Thursday, August 28, 2008

Lincoln-Douglas Debates

In the new issue of Smithsonian Magazine, there is a great article about the Lincoln-Douglas debates. While these debates were merely for an Illinois Senate seat, they affected the entire nation. The reason for this was changing technology. Allen C. Guelzo said that, “The combination of shorthand, the telegraph and the railroad changed everything.” These factors allowed the debates to be published quickly around the entire country and thus brought the debates into national headlines as these men faced off about the issue of the time: slavery.

The debates excited the population. In an era of no television or other diversions, this was high entertainment. “We were fed on politics in those days, and my twin sister and I would nto have missed the debate for all things in the world,” Harriet Middour, an Illinois housewife said in 1922 of the Freeport debate she attended. The debates were three hours long and at first, it seemed the more seasoned Douglas would prevail, but Lincoln gained confidence as the debates went on. The Charleston debate was his turning point and after that he only gained strength.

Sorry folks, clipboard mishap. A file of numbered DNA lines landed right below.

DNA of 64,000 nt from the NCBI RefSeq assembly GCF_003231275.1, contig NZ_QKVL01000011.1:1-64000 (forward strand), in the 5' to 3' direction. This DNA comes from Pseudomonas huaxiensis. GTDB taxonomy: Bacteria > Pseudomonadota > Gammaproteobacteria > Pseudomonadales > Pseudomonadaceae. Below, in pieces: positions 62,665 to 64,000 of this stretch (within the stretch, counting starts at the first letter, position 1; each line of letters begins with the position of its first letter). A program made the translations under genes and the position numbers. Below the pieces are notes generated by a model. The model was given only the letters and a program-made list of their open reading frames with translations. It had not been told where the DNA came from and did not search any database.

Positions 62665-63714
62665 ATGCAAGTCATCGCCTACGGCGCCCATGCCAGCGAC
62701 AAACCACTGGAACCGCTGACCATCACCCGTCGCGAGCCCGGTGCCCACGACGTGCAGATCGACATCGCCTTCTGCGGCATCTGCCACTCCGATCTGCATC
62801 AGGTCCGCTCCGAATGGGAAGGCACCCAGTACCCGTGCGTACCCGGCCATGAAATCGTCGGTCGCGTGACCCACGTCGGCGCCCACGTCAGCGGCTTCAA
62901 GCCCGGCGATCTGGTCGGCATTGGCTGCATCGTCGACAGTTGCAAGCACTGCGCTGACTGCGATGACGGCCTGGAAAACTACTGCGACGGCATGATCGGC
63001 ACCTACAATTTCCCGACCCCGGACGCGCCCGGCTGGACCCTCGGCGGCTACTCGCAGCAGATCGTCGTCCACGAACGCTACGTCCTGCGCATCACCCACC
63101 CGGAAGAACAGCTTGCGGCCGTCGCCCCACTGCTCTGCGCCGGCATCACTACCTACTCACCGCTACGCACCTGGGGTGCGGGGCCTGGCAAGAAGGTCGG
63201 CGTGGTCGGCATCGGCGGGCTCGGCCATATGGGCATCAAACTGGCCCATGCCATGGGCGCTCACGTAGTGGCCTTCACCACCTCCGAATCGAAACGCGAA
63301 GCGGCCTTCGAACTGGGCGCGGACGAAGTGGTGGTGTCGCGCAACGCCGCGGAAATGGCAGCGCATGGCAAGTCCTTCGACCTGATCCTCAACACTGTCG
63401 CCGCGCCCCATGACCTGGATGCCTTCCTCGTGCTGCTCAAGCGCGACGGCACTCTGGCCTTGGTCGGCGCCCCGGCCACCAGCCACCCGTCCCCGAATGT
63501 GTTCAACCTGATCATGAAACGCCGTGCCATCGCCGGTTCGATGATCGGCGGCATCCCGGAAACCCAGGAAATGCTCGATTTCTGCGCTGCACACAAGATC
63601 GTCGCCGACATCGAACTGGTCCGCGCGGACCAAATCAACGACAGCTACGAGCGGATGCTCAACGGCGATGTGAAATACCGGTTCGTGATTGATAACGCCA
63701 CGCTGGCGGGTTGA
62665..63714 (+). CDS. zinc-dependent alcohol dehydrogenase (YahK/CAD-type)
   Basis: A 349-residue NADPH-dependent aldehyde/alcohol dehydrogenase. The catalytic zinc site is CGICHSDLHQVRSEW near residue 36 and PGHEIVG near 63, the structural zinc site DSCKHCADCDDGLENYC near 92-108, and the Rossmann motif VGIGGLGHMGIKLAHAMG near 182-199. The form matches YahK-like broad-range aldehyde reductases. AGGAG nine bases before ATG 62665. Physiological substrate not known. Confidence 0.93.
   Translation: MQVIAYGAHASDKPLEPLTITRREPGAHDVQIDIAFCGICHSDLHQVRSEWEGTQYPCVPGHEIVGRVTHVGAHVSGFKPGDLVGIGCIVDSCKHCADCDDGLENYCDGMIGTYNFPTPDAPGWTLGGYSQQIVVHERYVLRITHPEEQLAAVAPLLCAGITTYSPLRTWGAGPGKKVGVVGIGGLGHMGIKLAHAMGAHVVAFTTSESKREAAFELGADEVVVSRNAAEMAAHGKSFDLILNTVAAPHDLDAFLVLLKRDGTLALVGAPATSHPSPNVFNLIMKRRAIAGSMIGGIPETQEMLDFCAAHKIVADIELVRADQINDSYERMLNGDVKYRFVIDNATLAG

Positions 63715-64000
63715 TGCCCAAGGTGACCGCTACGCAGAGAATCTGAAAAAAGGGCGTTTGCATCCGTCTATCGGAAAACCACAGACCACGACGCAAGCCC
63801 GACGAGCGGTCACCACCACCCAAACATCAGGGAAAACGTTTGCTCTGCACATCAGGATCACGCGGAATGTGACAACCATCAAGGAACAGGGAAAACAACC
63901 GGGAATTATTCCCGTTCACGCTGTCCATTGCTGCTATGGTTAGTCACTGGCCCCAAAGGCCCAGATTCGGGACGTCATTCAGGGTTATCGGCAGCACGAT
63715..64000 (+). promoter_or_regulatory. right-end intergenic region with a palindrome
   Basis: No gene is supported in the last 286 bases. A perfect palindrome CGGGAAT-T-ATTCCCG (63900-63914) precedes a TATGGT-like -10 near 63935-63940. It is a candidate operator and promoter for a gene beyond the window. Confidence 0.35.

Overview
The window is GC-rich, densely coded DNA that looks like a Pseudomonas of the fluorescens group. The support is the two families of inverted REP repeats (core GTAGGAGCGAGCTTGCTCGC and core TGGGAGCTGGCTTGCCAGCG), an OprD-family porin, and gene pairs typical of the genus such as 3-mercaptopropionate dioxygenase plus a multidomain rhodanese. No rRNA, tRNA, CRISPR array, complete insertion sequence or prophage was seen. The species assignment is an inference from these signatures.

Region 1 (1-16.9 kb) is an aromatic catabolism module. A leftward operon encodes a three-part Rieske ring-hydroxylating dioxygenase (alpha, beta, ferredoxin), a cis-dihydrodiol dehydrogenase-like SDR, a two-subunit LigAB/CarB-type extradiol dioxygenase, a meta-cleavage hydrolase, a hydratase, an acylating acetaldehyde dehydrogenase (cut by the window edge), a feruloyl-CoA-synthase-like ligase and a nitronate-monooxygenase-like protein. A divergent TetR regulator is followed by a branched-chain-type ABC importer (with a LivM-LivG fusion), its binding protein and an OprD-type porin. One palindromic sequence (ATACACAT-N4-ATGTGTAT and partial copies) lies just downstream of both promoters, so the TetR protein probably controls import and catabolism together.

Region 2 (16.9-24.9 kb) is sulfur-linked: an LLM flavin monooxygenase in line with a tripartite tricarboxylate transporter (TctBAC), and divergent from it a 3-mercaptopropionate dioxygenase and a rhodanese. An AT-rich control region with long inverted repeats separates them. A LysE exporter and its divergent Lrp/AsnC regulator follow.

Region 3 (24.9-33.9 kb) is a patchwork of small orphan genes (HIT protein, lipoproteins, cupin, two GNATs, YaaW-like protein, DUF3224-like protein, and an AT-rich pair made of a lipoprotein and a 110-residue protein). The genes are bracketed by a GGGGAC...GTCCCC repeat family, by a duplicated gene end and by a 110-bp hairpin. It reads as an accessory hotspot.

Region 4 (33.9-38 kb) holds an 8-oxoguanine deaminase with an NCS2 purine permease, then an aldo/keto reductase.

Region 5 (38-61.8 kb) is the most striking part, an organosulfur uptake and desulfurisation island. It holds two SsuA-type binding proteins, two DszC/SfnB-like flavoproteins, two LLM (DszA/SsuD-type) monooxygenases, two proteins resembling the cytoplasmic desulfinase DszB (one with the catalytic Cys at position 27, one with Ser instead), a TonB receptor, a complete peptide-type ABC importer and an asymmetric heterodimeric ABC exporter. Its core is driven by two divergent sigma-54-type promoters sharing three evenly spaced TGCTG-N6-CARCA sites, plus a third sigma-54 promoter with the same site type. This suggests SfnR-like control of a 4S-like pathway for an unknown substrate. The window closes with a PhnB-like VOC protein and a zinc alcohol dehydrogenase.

While Lincoln managed to win appeal, I think we all remember he lost this election. Senators in this period were chosen by the state legislature, not by popular vote, so this had to do with more than just votes. Guelzo recently went back and looked at actual votes and had this been a popular vote, Lincoln would have won. But these debates had put Lincoln in the national spotlight and made possible his 1860 presidential run as well as put slavery back in the spotlight.

1 comment:

Geoff Elliott said...

Roughly 10,000 to 20,000 people attended each of the seven debates. The debates themselves took approximately 3 hours each. They were true debates in every sense of the word, so unlike what passes for "debates" of our era.